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The U.S. Environmental Protection Agency (EPA) is making available the final Voluntary National Guidelines for Management of Onsite and Clustered (Decentralized) Wastewater Treatment Systems (referred to here as the Management Guidelines). The purpose of the Management Guidelines is to improve the level of performance of decentralized wastewater treatment systems nationally through improved management programs. The Management Guidelines will help improve system performance by raising the quality of management programs, establishing minimum levels of activity, and institutionalizing the concept of management. Implementation of the Management Guidelines will also provide a greater range of options for cost-effectively meeting wastewater treatment needs and meeting water quality and public health goals. The primary audience for the Management Guidelines are state, tribal and local regulators and community officials that are responsible for regulating onsite and clustered systems.
Decentralized wastewater treatment systems (commonly referred to as septic systems, private sewage systems, individual sewage systems, onsite sewage disposal systems or package plants) include onsite and clustered systems used to collect, treat, and disperse or reclaim wastewater from individual dwellings, businesses, or small communities and service areas. State agencies report that some of these systems have failed because of inappropriate siting or design or inadequate long-term maintenance. Historically high failure rates in some areas indicate a need for better management of these systems to protect public health and water quality. However, when onsite and clustered wastewater treatment systems are properly managed, they may, in many cases, be the most practical and least expensive way to treat household wastewater. In response to the need for improved management programs, EPA has developed the Management Guidelines to establish a benchmark for effective management. The purpose of the Management Guidelines is to raise the level of performance of onsite and clustered wastewater treatment systems through improved management programs. The Management Guidelines will be supplemented with a handbook for state, tribal, and local governments to use in upgrading management programs. The draft Handbook for Management of Onsite and Clustered (Decentralized) Wastewater Treatment Systems is being published elsewhere in today's Federal Register for public comment.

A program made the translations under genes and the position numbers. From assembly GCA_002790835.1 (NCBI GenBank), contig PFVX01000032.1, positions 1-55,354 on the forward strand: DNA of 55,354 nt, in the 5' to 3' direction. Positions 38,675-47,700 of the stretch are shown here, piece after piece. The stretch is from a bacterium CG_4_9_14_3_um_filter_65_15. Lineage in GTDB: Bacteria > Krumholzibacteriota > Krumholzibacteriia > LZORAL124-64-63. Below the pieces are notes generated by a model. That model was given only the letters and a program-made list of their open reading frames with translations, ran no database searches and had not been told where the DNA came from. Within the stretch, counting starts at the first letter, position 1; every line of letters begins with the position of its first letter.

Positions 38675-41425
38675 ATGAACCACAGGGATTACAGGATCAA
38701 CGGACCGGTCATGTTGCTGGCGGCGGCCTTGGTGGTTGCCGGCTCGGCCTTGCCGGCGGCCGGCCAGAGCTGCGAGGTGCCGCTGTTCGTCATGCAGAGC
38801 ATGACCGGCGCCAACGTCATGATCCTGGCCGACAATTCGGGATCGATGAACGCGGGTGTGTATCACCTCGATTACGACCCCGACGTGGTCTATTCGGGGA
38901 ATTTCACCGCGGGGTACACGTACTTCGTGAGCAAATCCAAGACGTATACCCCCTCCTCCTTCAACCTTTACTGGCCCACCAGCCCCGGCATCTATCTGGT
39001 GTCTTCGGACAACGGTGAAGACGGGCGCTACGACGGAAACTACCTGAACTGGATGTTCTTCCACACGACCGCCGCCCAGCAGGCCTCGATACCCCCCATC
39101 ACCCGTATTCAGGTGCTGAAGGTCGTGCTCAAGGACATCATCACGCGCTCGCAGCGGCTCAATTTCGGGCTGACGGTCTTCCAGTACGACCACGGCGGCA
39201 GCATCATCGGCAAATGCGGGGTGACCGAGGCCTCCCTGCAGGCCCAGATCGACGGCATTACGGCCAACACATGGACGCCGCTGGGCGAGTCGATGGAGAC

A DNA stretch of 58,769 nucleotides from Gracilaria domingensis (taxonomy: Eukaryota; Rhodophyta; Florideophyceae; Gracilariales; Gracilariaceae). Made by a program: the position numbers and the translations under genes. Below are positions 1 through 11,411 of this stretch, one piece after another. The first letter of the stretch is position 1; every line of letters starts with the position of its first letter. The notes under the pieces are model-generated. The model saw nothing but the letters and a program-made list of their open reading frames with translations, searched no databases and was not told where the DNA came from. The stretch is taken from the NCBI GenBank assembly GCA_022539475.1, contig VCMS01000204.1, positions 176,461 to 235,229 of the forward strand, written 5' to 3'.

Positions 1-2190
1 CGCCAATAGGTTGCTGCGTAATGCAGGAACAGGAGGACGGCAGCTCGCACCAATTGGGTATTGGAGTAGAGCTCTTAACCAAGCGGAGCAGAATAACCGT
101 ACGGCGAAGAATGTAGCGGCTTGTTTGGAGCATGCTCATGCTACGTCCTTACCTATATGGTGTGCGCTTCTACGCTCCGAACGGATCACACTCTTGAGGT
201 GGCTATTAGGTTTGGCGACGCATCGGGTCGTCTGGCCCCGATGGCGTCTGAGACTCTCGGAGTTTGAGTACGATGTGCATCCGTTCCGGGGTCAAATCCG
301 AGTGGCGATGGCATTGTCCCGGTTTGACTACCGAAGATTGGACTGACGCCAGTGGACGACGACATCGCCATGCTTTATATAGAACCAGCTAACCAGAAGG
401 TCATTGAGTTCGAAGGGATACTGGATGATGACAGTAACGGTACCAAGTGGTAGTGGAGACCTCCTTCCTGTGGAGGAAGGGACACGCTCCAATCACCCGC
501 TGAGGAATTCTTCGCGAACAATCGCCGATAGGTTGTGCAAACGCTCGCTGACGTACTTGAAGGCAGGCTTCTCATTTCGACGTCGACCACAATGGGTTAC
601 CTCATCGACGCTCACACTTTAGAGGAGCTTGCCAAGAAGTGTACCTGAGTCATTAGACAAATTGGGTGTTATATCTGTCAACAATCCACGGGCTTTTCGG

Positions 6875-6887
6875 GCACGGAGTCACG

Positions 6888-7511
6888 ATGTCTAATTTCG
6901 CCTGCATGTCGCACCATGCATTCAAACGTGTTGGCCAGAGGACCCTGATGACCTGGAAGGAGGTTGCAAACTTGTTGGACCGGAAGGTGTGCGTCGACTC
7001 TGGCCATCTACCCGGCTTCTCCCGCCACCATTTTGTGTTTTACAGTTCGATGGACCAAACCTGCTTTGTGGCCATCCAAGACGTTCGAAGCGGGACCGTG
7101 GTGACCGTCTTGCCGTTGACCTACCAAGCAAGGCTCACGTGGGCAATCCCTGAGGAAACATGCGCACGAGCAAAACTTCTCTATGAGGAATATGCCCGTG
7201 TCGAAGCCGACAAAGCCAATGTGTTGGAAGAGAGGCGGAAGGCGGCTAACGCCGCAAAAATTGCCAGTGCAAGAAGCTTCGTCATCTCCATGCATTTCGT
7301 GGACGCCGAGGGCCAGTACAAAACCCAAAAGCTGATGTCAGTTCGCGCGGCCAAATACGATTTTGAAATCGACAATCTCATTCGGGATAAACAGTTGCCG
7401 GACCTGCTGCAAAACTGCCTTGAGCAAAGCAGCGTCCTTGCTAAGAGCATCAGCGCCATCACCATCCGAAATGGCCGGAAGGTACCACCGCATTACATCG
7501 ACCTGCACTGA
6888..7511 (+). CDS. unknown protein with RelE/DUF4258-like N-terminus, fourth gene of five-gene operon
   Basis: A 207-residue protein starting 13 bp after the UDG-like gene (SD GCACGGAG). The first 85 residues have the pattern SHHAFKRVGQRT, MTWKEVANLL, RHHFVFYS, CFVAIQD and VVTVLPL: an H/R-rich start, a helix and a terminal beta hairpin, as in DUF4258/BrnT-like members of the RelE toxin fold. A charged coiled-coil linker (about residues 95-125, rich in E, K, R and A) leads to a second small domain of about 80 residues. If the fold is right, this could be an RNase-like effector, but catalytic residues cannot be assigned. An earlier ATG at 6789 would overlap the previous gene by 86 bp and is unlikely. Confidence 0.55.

The Management Guidelines present a set of five model programs based on a comprehensive approach that relies on coordinating the responsibilities and actions among the state, tribal or local regulatory agency, the management entity or service provider and the system owner. The level of management needed increases as the sensitivity of the environment and/or the degree of technological complexity increases. A program's designation increases progressively from Model Program 1 through Model Program 5, reflecting the increased level of management activities needed to achieve increasing water quality and public health goals. Adoption of the Management Guidelines is voluntary, however, EPA encourages states and communities to consider them as a basis for improving their onsite and clustered wastewater management program.
The guidelines apply to both existing communities and to areas of new development that use onsite and clustered wastewater treatment systems of any size for residential and commercial wastewater treatment and dispersal.
Background. Onsite and clustered wastewater treatment systems currently serve about 25 percent of U.S. homes and approximately 33 percent of new development. States report that these wastewater treatment systems have failed because of inappropriate siting or design or inadequate long-term maintenance and that septic tank systems constitute the third most common source of ground water contamination.
In April, 1997, EPA prepared its Response to Congress on the Use of Decentralized Wastewater Treatment Systems. The report concluded that decentralized wastewater treatment technologies offer a cost-effective, long term wastewater solution for many communities. However, the report emphasized that decentralized technologies must be implemented in the context of a responsible management program to consistently achieve water quality and public health goals. The report identified the current lack of management as a barrier to successfully applying these otherwise promising technologies.
In response to the need for improved management, EPA prepared a concept paper in the spring of 1999, which received considerable input from various stakeholders, including other federal agencies, state health agencies, environmental groups, trade associations and public interest groups. The result was a notice of availability of the draft Guidelines for Management of Onsite/Decentralized Wastewater Treatment Systems which was published in the Federal Register on October 6, 2000 (65 FR 59840-59841) for public comment and included an annotated outline of an accompanying manual/handbook. During follow up outreach efforts conducted by EPA, stakeholders raised several key issues concerning the voluntary nature of the Guidelines, their flexibility, and possible implementation issues. EPA has addressed those issues and has received support from representatives of public and private organizations who believe national guidelines are important.